RØDE RØDECaster Pro II review: a studio at your fingertip

RØDECaster Pro II review

RØDE is certainly not a new name to whoever approached the world of audio recording, as the company has made a name for itself in the microphone space and is among the best-sellers worldwide. They started producing audio interfaces a while ago, too, and they debuted a digital mixer with the first RØDECaster Pro a few years ago. Last year they launched the new RØDECaster Pro II, a complete redesign of the product which is, in fact, a recording studio in one small, desktop-sized device. This quite impressive contraption can manage multiple inputs and outputs with competence and offers great flexibility for whatever audio project you need to work on.

Disclaimer: I got a free unit directly from RØDE. There is more information on their website. The RØDECaster Pro II retails for $699.

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TL;DR: recap

+ An incredible amount of features at your fingertips

+ Superb build quality

+ Vast amount of input and output options

+ Great sound

– Quite expensive

Rating: 9.5/10

Packaging & Accessories

The RØDECaster Pro II comes with just a USB-C to USB-C cable and the power supply.

The box doesn’t contain much: on top of the device itself we only find its USB-C power adapter (which is USB Power Delivery-compliant and outputs up to 30 W) and a USB-C to USB-C cable.

Design & Build

The RØDECaster Pro II is quite big and has a whole lot of buttons!

The RØDECaster Pro II would look a whole lot like a normal mixer – it has six faders and a bunch of knobs and buttons – were it not for the screen on the top left. This 5.5-inches display is what sets the device apart, as it allows you to access a whole lot of settings and effects. All of the buttons and knobs light up in different colours, most of which are customisable (and they’re all supremely difficult to photograph: the colours you see are actually a lot less vivid than they look in real life, but taking good pictures of them is a bit of a nightmare!).

At 305 x 270 x 60 mm, the RØDECaster Pro II is quite large and requires a big desk to be used together with a normal desktop setup. It requires some careful consideration as you need to have enough space on your desk (or somewhere else) to fit it into.

Starting from the top left, we find a recording button, four knobs to adjust headphone volume, a digital knob (meaning it spins infinitely and only controls stuff on the screen), six faders each with a button on top as well as a feedback on/off and a mute button on the bottom, eight programmable buttons divided in three different sets, which can be selected using two further buttons on the bottom. It sounds much more complicated than it actually is!

On the back of the device we find the power button (so you can power on the device without lifting the cover), the USB-C port to provide power, a microSD slot, a Gigabit Ethernet connector, two USB-C input ports, four 6.3 mm headphone output jacks, two 6.3 mm speaker output jacks, as well as four XLR/jack combo ports. The RØDECaster Pro II also offers the ability to use audio coming from the two USB-C ports as well as from Bluetooth.

There is a transparent plastic cover which you can buy separately. It does a remarkable job at keeping the unit clean when not in use, which is essential given how you really don’t want it covered in dust. The only complaint I can voice about it is that you cannot turn the unit off without removing the cover and touching the screen, though this is really more of an issue with the software than with the cover itself.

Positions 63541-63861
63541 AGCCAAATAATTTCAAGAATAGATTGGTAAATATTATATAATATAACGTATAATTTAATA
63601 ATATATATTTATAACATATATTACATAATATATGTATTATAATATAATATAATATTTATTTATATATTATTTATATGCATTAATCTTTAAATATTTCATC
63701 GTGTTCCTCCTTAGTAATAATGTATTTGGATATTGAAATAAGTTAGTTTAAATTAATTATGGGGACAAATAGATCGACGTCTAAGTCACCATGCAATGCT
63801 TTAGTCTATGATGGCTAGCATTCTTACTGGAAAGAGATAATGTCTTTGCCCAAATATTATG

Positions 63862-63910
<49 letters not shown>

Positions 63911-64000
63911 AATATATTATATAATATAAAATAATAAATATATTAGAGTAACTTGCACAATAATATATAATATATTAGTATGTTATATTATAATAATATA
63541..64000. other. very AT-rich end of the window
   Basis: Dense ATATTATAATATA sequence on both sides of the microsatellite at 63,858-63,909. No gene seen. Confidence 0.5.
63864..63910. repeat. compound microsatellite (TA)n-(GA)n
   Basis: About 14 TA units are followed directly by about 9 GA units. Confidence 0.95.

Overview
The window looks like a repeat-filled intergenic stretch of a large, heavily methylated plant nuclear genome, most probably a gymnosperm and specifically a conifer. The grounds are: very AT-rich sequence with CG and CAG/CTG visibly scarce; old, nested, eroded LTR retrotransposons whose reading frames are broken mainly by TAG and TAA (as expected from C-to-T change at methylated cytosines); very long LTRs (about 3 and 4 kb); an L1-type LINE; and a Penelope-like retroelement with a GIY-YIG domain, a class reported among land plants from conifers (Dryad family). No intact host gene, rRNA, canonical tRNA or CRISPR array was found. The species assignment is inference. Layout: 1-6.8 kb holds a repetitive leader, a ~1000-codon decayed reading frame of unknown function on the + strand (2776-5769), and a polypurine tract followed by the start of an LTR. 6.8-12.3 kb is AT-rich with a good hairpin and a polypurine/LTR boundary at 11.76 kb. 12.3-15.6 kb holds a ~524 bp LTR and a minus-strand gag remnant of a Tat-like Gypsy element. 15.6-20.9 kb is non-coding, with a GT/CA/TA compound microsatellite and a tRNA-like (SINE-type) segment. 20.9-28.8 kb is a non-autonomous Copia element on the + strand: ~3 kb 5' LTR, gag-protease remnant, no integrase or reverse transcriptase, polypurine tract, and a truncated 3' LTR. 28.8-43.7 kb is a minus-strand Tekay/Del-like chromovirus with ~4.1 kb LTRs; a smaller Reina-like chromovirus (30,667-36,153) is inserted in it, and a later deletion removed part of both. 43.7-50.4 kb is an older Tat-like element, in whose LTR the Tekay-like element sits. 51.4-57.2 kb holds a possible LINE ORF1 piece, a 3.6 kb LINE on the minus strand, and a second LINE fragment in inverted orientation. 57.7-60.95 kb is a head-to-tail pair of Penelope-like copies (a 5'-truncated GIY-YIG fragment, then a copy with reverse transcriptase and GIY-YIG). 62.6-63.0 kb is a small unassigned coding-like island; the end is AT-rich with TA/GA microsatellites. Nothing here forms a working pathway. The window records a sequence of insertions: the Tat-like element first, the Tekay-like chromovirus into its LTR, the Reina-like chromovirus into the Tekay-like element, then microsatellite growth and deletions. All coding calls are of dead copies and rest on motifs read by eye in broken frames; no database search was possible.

Build quality is very high and the device appears to be incredibly well built, with quality plastic that looks and feels solid. The knobs all have some weight to them, a fact which also helps making them feel more solid.

Features & Specs

The RØDECaster Pro II has six physical faders.

The RØDECaster Pro II offers an incredibly wide variety of features. You can connect up to three devices at the same time: two through USB-C (e.g. computers) and one through Bluetooth. This makes it possible to also use phone calls, as an example, in your mix. You can also use the secondary USB-C port to connect a storage unit (e.g. a USB key). The unit comes with 4 GB of onboard memory that you can use to store recordings or sound effects; this can be expanded with a USB-C storage device or through a microSD card.

RØDE specifically developed new preamplifiers, which they call Revolution Preamps, for the RØDECaster Pro II. These chips are specifically designed to limit noise to a minimum and the company claims they reached an impressive -131.5 dBV EIN while also providing 76 dB of gain. There is support for both dynamic and condenser microphones, as the device offers 48 V phantom power. The company doesn’t specify what ADC and DAC chips it uses, but the device can manage audio streams up to 24 bit and 48 kHz, in both recording and playback. RØDE claims the headphone output has a maximum power of 250 mW, though they do not specify the impedance (though I suspect it is 32 Ω).

The firmware is upgradable by connecting the device to a network through either the Gigabit Ethernet port or WiFi (it supports the IEEE 802.11b/g/n/ac standards, so up to WiFi 5, in both 2.4 GHz and 5 GHz). It is interesting to note that the RØDECaster Pro II is in fact a small computer, as its operating system is actually a full-blown Linux distribution, though tailored for the device. Probably due to the initialisation time of the audio components, the device is a bit slow during boot: it takes roughly 30 seconds from the moment you press the power button to the device being usable, which is quite a bit. This is the (admittedly small) price to pay for the incredible versatility you get.